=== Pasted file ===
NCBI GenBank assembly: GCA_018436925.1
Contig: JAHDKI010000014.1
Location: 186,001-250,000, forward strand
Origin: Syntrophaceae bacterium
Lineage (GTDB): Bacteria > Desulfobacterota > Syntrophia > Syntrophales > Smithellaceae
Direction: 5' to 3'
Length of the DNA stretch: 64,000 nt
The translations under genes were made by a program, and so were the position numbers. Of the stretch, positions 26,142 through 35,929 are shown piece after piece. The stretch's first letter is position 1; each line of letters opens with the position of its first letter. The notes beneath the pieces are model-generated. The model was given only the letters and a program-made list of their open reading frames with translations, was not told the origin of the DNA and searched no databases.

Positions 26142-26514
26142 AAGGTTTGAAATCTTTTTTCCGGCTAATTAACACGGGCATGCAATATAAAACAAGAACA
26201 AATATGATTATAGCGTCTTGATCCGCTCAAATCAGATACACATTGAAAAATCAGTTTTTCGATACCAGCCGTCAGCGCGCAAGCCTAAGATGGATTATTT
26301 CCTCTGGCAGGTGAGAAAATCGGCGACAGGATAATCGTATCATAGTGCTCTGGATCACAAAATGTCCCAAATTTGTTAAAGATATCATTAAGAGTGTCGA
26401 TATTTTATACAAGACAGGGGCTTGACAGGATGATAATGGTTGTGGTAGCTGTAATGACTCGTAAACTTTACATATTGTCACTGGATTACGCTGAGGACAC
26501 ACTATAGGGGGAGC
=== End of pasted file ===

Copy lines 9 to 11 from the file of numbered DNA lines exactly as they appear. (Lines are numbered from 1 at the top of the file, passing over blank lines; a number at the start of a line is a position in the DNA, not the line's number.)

Positions 26142-26514
26142 AAGGTTTGAAATCTTTTTTCCGGCTAATTAACACGGGCATGCAATATAAAACAAGAACA
26201 AATATGATTATAGCGTCTTGATCCGCTCAAATCAGATACACATTGAAAAATCAGTTTTTCGATACCAGCCGTCAGCGCGCAAGCCTAAGATGGATTATTT